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The “padoca” is a great feature of culture in São Paulo, and it combines the city’s love for food and community. A padoca is a large bakery with vast seating areas, and it also serves as a market, convenience store, restaurant, café, and bar. Padocas are typically the social hubs of a neighborhood, and they are excellent places to grab Sunday’s breakfast.
One of São Paulo’s top padocas is Bella Paulista. Like most establishments of its kind, it is open 24 hours a day. A typical breakfast includes pão na chapa (a French bread roll covered in butter and toasted on the griddle), scrambled eggs, a glass of fresh orange juice and café com leite (a simple white coffee). However, Bella Paulista’s menu resembles a thick book and offers a slew of options, including a breakfast buffet.
Bella Paulista, Rua Haddock Lobo 354, Consolação, São Paulo, Brazil +55 11 3129-8340
Since late 2015, Paulista Avenue—São Paulo’s main thoroughfare—has been closed to traffic and open to pedestrians every Sunday. That is, for one day per week, a busy and noisy street is transformed into a wonderful, open promenade.
After breakfast, a stroll down Paulista Avenue is a great way to spend Sunday morning. The street fills with families, couples walking their dogs, joggers, children, and cyclists. Artistic displays and musical acts also line the streets.
The São Paulo Museum of Art, known locally as MASP, has one of the best collections of Brazilian and international art in the whole country. MASP’s gorgeous building was designed by Lina Bo Bardi. Made in the Brutalist style, the entire glass and concrete structure is elevated above the road by four large beams, giving the museum the illusion of floating. The main gallery is one large, open-plan room, and the pieces of the permanent collection are housed in glass display cases designed by Bo Bardi herself.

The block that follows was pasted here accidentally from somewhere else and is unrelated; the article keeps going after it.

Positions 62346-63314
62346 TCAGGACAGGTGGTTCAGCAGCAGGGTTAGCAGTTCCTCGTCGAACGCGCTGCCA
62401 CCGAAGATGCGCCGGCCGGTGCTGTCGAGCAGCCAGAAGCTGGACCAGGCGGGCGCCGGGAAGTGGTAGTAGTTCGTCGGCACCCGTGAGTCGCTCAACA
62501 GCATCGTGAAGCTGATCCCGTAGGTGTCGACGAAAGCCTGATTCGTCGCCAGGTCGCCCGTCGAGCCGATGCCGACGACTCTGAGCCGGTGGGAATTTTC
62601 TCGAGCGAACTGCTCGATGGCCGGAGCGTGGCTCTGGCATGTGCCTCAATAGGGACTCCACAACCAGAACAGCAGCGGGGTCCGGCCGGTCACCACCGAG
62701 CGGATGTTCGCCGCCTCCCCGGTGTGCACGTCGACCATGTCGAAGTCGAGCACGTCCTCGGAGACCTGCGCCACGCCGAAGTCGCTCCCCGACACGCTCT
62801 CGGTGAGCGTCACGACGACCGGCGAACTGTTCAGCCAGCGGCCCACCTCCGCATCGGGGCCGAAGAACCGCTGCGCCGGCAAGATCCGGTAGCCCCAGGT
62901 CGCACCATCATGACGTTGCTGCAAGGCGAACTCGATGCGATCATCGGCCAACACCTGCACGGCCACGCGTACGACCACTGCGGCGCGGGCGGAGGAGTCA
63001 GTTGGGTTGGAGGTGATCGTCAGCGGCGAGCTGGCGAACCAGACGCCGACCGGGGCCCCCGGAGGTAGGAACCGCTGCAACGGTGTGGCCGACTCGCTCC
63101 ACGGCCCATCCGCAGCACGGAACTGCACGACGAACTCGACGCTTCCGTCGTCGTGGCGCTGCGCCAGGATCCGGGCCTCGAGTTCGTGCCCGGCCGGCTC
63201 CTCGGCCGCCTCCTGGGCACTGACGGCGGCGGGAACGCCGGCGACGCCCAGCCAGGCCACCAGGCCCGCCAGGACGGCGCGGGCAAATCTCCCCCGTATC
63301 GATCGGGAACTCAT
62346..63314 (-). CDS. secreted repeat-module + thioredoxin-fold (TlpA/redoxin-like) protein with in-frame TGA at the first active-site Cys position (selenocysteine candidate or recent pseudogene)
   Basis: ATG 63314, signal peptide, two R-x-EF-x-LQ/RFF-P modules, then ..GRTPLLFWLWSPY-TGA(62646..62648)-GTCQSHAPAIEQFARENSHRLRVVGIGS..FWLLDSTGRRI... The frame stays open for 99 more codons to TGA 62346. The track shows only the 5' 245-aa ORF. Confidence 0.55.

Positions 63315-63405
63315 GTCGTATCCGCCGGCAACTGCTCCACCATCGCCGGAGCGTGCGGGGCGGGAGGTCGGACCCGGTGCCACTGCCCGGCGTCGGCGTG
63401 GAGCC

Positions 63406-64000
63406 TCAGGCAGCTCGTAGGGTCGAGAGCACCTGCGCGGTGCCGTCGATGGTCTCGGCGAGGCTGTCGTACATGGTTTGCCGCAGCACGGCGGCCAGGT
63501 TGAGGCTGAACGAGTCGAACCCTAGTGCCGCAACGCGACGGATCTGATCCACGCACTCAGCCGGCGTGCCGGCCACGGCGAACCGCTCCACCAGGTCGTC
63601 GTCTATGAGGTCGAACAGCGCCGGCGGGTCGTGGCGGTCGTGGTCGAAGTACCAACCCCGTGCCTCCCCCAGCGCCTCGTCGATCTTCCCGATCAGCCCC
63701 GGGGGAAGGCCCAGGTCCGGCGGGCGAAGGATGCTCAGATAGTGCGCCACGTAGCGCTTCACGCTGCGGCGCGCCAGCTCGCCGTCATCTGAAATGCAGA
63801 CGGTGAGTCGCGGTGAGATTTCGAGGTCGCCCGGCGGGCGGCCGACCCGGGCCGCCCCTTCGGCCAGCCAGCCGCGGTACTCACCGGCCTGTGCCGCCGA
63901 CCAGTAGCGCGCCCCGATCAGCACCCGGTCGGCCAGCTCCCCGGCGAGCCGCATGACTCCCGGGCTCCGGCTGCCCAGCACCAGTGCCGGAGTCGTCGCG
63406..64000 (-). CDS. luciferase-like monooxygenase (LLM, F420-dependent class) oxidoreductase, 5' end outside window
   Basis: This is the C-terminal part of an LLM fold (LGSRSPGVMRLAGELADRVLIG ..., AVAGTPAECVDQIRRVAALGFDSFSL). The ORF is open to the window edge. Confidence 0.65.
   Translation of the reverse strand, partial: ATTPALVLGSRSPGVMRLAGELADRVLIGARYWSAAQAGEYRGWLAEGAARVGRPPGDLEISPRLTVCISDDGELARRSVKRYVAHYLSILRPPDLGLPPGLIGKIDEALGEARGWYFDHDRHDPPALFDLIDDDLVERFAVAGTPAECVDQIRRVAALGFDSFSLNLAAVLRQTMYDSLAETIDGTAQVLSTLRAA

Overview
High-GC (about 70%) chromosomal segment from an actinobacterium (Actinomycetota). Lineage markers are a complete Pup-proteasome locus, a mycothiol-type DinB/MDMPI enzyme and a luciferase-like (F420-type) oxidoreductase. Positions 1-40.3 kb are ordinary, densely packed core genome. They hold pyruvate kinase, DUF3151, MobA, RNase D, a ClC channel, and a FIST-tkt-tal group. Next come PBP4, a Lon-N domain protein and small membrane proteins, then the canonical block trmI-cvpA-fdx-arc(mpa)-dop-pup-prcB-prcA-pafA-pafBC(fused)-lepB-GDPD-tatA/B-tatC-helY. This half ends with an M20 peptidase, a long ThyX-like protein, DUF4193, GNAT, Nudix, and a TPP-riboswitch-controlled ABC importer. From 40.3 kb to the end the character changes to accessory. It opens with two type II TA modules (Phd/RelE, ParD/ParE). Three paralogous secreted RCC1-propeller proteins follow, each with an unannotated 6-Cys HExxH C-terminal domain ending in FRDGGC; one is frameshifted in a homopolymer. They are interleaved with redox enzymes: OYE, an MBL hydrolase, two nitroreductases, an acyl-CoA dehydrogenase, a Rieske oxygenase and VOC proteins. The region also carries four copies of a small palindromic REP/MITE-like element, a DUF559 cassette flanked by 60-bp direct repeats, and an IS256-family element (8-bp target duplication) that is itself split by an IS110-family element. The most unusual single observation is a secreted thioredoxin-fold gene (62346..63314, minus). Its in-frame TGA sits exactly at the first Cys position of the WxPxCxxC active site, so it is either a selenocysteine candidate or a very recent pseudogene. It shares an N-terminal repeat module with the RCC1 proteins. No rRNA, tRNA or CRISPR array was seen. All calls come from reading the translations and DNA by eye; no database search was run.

The space underneath the museum is often used for cultural events, like the MASP Antiques Fair on Sundays.
São Paulo’s current population is made up of people from various heritages, all of which intermingle beautifully. One of the largest immigrant groups in São Paulo comes from Japan; the city has the largest Japanese population outside of Japan itself. This East Asian influence is best experienced in the central neighborhood of Liberdade, which has a huge concentration of first, second and third-generation immigrants from Japan, China, and South Korea.
The neighborhood has an East Asian aesthetic, complete with many Japanese and Chinese restaurants and stands selling Japanese-language newspapers. During the weekends, the neighborhood hosts an Arts and Culture Fair, making it an excellent place to visit on an early Sunday afternoon.
Football is Brazil’s national sport, and São Paulo perhaps takes it more seriously than other places in the country. The city hosts three major football clubs—Corinthians, Palmeiras, and São Paulo FC—which each have stadiums. The clubs consider themselves each others’ rivals. A Sunday afternoon tradition in Brazil is to watch a football match, either in a bar or live. Tickets are often available to buy at the stadiums themselves, while there are also independent tour services that provide an authentic match experience without the hassle.
In addition Japanese culture, Italian culture is also prevalent in São Paulo. It’s also historically one of the largest immigrant communities in São Paulo. Many Italians moved across the Atlantic Ocean at the end of the 19th century in search for work. Today, the city’s Italian population has had a massive influence on São Paulo—especially with food.
Traditionally, popular São Paulo diners follow a strict menu rotation throughout the week. Wednesdays and Saturdays are for feijoada. Mondays are for virado à paulista, while chicken stew is for Tuesday and fish for Fridays. Thursdays and Sundays are reserved for the crux of Italian cuisine: pasta.
Every Sunday evening, traditional Italian cantinas in the neighborhood of Bixiga are filled with families paying homage to their roots.